Black Friday deals in July: To buy or not to buy?

And how do other retailers keep up with Amazon Prime?

July 11th marks the third annual Amazon Prime Day, a day seen by some as ”Black Friday in July,“ as Prime customers have access to tons of discounts and deals on Amazon.com.

“Prime Day is a trend we’ve seen in the marketplace: American consumers love a deal. Brands use Facebook or emails to give out discounts. They’ve essentially trained consumers to think they don’t need to buy anything until they see a deal,” said Kim Saxton, clinical associate professor of marketing at the Kelley School of Business on the IUPUI campus.

For consumers, Saxton says, make sure you’re buying what you need, not just what is on sale or what you want. Don’t make an impulse buy—because these discount days aren’t going away anytime soon.

“Consumers should be asking themselves: Is there a lower price somewhere else? Do I really need this?” Saxton explained.

“This ‘Black Friday’ in July not only increases sales for Amazon, but it also makes people more comfortable with buying a wide variety of products online. Amazon is building future business by getting people comfortable with the online process,” said Kim Donahue, senior lecturer in marketing. “People will get online and discover they have to have a Prime membership for the deals, so that is guaranteed sales for Amazon. They’re also going to see other items on sale and realize there is a wide variety they can actually purchase online.”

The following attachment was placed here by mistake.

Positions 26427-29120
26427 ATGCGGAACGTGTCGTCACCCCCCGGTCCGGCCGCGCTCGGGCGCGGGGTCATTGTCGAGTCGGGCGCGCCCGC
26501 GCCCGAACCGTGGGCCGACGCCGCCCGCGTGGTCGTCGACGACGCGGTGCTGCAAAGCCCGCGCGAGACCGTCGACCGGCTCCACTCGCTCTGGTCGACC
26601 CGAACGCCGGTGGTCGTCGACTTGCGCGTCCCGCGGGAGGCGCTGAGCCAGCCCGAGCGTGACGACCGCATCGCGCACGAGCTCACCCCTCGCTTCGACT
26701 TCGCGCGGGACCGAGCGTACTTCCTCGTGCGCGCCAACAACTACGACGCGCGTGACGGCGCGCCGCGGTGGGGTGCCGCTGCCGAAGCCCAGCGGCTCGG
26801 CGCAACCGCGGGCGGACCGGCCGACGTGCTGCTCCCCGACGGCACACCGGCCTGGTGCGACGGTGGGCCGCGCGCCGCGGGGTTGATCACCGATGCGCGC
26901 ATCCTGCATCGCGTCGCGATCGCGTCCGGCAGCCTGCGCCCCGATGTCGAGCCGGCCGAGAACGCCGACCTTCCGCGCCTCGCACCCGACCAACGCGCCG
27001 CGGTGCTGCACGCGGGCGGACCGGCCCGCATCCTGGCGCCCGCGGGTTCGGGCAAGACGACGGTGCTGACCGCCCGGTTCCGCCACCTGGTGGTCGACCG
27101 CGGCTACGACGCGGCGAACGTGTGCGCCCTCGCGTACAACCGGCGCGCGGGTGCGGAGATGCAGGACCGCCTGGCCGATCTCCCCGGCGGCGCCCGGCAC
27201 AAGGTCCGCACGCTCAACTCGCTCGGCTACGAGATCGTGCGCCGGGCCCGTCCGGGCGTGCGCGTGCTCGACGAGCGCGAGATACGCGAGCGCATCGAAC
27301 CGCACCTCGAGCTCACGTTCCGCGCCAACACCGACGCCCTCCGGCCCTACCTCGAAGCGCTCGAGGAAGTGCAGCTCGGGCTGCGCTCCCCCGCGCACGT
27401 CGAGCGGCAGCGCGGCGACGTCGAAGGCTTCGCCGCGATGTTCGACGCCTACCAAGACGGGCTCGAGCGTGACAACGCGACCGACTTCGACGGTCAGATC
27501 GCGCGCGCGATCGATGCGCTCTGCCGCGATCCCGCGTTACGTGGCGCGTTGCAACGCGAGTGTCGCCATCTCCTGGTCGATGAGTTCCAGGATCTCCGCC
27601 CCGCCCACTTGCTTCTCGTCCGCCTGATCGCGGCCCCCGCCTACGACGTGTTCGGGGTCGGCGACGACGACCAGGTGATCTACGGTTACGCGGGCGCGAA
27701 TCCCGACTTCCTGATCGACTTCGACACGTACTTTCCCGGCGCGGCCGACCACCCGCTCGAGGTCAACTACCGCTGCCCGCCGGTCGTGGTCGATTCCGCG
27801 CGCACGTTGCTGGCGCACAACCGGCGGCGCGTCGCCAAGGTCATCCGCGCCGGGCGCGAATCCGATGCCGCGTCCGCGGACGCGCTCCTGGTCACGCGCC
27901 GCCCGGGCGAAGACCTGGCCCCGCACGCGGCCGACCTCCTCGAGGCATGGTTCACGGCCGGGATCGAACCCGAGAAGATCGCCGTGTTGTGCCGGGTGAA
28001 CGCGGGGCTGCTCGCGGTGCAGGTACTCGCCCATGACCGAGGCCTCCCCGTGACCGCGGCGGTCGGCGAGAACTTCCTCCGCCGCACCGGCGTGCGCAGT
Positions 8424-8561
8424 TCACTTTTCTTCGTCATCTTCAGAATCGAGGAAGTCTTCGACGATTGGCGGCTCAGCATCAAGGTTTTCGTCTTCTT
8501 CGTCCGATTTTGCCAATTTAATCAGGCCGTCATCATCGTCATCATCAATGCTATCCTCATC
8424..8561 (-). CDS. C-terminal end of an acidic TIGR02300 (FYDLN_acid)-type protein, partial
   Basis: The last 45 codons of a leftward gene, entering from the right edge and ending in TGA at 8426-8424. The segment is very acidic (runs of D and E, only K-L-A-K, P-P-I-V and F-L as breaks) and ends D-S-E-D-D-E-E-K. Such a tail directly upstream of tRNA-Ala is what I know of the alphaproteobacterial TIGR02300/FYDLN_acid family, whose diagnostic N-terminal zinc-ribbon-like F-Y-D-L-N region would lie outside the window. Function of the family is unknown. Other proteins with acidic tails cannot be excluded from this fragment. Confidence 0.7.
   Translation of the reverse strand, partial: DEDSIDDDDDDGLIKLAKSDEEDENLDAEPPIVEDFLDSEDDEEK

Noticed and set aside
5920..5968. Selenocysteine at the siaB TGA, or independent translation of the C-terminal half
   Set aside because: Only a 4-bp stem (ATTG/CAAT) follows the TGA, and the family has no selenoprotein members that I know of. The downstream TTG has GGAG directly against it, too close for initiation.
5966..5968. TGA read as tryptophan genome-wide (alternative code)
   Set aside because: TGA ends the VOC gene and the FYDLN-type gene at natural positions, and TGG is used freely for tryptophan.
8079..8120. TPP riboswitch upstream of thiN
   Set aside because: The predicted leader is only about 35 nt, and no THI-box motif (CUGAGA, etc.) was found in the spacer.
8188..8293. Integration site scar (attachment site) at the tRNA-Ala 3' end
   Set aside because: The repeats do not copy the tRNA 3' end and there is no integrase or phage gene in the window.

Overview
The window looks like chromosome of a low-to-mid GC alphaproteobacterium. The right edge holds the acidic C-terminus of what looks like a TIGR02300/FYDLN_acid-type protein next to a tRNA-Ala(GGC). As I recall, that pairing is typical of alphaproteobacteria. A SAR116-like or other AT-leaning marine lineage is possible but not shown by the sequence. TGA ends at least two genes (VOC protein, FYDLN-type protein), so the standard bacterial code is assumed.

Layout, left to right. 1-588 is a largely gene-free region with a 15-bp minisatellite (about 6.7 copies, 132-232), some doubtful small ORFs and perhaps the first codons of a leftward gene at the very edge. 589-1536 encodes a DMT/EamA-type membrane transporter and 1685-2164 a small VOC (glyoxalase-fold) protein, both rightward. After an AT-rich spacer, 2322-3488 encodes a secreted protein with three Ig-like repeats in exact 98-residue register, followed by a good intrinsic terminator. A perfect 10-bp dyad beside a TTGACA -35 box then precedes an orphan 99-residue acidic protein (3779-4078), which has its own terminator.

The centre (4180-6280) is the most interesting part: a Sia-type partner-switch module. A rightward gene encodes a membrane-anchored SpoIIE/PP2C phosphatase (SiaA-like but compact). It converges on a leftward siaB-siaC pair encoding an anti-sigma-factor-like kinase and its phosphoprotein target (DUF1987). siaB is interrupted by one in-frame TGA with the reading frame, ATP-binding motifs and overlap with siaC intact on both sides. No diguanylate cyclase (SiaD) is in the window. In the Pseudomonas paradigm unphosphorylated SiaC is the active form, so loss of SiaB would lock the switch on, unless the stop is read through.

“Amazon also is able to track these customers and start to gather data, so their online experiences are more customized. That’s a big reason for these Prime Days, because the company is able to get more data to use in their predictive models,” said Donahue.

So can other retailers keep up?

“Others can compete, but they need to have a different customer experience,” said Donahue. “They’re not going to beat Amazon at their own game.”

“I think you’re going to continue to see the increasing use of loyalty programs with incentives aimed to trigger purchases by consumers,” said Saxton. “Retail stores have always done this with coupons. (Take Kohl’s, for example). This Amazon Prime Day or other email discounts are just digital equivalents.”